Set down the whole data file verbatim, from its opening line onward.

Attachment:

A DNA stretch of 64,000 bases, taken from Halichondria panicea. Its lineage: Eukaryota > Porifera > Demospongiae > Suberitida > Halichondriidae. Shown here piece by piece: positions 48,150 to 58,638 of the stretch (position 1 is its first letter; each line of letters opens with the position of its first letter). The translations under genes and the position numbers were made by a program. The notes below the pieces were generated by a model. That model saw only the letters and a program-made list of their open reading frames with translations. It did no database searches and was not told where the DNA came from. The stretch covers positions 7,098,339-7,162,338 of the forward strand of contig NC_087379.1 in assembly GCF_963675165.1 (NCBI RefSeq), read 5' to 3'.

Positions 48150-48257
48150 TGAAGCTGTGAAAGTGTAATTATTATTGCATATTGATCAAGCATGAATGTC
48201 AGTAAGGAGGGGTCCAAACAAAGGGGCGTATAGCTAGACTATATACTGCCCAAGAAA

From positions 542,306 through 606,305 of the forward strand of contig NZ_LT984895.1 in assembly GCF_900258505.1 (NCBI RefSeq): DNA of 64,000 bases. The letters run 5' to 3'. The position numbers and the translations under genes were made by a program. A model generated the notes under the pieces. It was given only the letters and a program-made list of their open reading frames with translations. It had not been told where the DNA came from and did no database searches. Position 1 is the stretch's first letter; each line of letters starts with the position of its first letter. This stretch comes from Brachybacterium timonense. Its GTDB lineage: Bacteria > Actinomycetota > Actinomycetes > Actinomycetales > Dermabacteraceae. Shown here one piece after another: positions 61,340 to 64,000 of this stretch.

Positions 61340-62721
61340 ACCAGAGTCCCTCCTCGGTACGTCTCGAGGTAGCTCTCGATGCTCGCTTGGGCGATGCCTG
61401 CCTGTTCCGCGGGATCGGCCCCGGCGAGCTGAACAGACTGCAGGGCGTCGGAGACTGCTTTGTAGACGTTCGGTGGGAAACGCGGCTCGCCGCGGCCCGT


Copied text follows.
A DNA stretch of 64,000 bases, taken from Halichondria panicea. Its lineage: Eukaryota > Porifera > Demospongiae > Suberitida > Halichondriidae. Shown here piece by piece: positions 48,150 to 58,638 of the stretch (position 1 is its first letter; each line of letters opens with the position of its first letter). The translations under genes and the position numbers were made by a program. The notes below the pieces were generated by a model. That model saw only the letters and a program-made list of their open reading frames with translations. It did no database searches and was not told where the DNA came from. The stretch covers positions 7,098,339-7,162,338 of the forward strand of contig NC_087379.1 in assembly GCF_963675165.1 (NCBI RefSeq), read 5' to 3'.

Positions 48150-48257
48150 TGAAGCTGTGAAAGTGTAATTATTATTGCATATTGATCAAGCATGAATGTC
48201 AGTAAGGAGGGGTCCAAACAAAGGGGCGTATAGCTAGACTATATACTGCCCAAGAAA

From positions 542,306 through 606,305 of the forward strand of contig NZ_LT984895.1 in assembly GCF_900258505.1 (NCBI RefSeq): DNA of 64,000 bases. The letters run 5' to 3'. The position numbers and the translations under genes were made by a program. A model generated the notes under the pieces. It was given only the letters and a program-made list of their open reading frames with translations. It had not been told where the DNA came from and did no database searches. Position 1 is the stretch's first letter; each line of letters starts with the position of its first letter. This stretch comes from Brachybacterium timonense. Its GTDB lineage: Bacteria > Actinomycetota > Actinomycetes > Actinomycetales > Dermabacteraceae. Shown here one piece after another: positions 61,340 to 64,000 of this stretch.

Positions 61340-62721
61340 ACCAGAGTCCCTCCTCGGTACGTCTCGAGGTAGCTCTCGATGCTCGCTTGGGCGATGCCTG
61401 CCTGTTCCGCGGGATCGGCCCCGGCGAGCTGAACAGACTGCAGGGCGTCGGAGACTGCTTTGTAGACGTTCGGTGGGAAACGCGGCTCGCCGCGGCCCGT